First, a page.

Saturday, April 18, 2015

Book Review: The Nibelungen Hoard by Edwin M Todd

Growing up in Germany, I was familiar with the legend of Nibelungen and the tales of Hagen and Siegfried. I imagined stumbling across the famous treasure one day and having to fight off the evil Alberich. Even in popular culture, you will still find references to the Nibelungen Legend, so I was definitely interested when given the chance to review a mystery book dealing with the legend of the Nibelungen. 

This book spans several decades of German history. I starts with SS lieutenant Johann von Ritter in the final days of WWII. Once a strong believer and supporter of Hitler and the Nazi ideology since it was the only ideology that he was familiar with growing up in Germany, the experience of several years of war have taught Johann differently. He feel betrayed by the Nazis and in a last action of disobedience, hides a strongbox that he was supposed to transport to the port of Stettin and away from the advancing Russians. He manages to disclose its location in two letters; one letter goes to his sister. The other letter is intended for his friend, but Johann is badly injured and so his second letter is entrusted to a nurse that takes care of him after his leg was amputated. 
Lena Mueller, a young nurse, works in a school turned hospital in these final days of the war. Doing whatever she can to help the wounded, and very little it is in most cases since supplies are low, she is drawn to Johann. Not sure why, but somehow he is different than other patients and when the last evacuation truck leaves, she and the remaining staff are faced with the advancing Russians. In the melee that follows, Lena and Johann become lovers and Lena will carry Johann's child. 
Fast-forward to the fall of the Berlin Wall in 1989 and Christoph Mueller is called to his dying grandmother, who entrusts a letter to him. Lena Mueller is the grandmother and the letter is the second letter written by Johann von Ritter with clues to the strongbox he hid in the final days of WWII. Christoph at first does not know what to make of the letter, but in the end he tries to solve the puzzle of the two letters and retrieve the strongbox that contains a great treasure.
The author Edwin Todd manages to diligently research two important periods of German history; these are final days of WWII and the period when the Wall came down. In this story, these two periods are linked by the story of a treasure that goes back hundreds of years and is central to German history and culture. Both periods, including the modern period around the Berlin Wall coming down, are full of danger and suspense. The author manages to engage the reader in both parts of his book, even though I have to admit that the part around WWII was my favorite part of the story. The storytelling here is no-nonsense and gripping. I really felt transformed into these final days, full chaos and people feeling lost and not knowing who to turn to.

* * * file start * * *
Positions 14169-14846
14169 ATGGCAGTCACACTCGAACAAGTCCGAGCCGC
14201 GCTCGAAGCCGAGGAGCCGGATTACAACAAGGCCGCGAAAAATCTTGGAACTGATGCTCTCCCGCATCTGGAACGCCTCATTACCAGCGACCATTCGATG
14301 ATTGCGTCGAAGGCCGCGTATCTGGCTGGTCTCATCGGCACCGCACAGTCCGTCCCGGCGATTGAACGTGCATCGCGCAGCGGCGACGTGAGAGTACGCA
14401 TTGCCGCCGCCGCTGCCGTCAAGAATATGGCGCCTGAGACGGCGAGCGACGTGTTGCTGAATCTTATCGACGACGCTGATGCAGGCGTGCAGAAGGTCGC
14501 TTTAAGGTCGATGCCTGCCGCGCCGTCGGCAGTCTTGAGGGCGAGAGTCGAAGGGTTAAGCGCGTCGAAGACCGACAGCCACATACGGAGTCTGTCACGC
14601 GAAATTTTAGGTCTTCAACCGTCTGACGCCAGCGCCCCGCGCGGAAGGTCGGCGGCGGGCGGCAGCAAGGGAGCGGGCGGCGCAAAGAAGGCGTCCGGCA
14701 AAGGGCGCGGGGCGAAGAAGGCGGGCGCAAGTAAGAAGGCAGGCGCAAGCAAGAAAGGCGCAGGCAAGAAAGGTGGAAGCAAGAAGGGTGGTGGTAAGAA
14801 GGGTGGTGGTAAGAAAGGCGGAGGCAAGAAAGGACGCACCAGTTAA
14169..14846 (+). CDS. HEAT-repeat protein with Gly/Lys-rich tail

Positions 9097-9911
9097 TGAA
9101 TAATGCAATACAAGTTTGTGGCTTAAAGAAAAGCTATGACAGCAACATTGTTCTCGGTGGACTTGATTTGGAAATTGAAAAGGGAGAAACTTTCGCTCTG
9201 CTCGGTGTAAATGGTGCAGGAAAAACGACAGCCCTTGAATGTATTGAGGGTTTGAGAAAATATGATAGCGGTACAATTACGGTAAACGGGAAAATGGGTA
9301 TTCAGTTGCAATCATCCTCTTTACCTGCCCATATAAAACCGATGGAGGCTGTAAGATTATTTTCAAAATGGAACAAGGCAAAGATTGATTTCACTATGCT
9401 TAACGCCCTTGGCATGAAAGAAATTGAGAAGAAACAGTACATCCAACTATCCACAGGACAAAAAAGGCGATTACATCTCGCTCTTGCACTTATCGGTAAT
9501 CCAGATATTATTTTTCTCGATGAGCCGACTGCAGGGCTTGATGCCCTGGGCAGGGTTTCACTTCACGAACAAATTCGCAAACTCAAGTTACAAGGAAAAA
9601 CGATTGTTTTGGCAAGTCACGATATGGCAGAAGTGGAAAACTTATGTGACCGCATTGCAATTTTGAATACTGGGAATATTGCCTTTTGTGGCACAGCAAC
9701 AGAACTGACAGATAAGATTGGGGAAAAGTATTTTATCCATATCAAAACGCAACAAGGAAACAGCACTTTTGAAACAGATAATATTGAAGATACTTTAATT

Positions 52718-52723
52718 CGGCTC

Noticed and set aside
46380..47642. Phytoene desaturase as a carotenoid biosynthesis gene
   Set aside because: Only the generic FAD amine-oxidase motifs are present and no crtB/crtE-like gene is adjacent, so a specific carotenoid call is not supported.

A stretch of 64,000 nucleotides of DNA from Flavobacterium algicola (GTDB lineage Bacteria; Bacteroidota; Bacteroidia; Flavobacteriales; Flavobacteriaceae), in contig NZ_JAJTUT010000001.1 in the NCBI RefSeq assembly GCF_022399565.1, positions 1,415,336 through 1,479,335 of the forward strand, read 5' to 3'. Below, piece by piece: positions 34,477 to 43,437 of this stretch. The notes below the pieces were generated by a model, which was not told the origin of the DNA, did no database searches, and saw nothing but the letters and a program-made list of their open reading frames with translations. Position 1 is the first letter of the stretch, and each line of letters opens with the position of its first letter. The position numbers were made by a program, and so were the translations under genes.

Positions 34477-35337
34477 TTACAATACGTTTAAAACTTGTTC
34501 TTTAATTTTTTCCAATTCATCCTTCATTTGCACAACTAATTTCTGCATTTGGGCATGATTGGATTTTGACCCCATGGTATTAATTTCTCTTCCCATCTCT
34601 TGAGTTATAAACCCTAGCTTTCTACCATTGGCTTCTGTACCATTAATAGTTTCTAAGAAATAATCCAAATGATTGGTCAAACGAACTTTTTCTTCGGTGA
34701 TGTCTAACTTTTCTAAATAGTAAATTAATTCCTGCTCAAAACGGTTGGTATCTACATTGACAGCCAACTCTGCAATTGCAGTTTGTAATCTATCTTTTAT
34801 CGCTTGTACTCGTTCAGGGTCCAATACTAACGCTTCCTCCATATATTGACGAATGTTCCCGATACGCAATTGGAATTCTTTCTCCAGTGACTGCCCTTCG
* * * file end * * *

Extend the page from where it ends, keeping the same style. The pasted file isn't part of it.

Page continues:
I was very impressed with the intelligence of the author that is behind the story and his telling of the story. It is a very complex story that still enables the ready to follow quite easily. The storyline is definitely one of the more unique ones I have encountered recently and the ability of the author span two far apart periods of German history is impressive.
About the author:
Edwin M. Todd grew up in Scotland, but obtained a law degree from the University of California, Hastings College. He continued to work as a lawyer and also owned a successful construction company. True to Scottish roots, he is now the director of the referee department for USA Rugby. As part of his prior professional experience,  Edwin had to write mostly technical pieces. This historical mystery is his first work of fiction.

About the book:
The book is available at
ISBN: 978-0692288566
Publisher: ET3 Publishing
Date of publish: November 2014
Pages: 302
S.R.P.: $13.00

Disclaimer: I obtained a free copy of the book in exchange for an honest review. The opinion expressed in this post is solely my own and has not been influenced by third parties.

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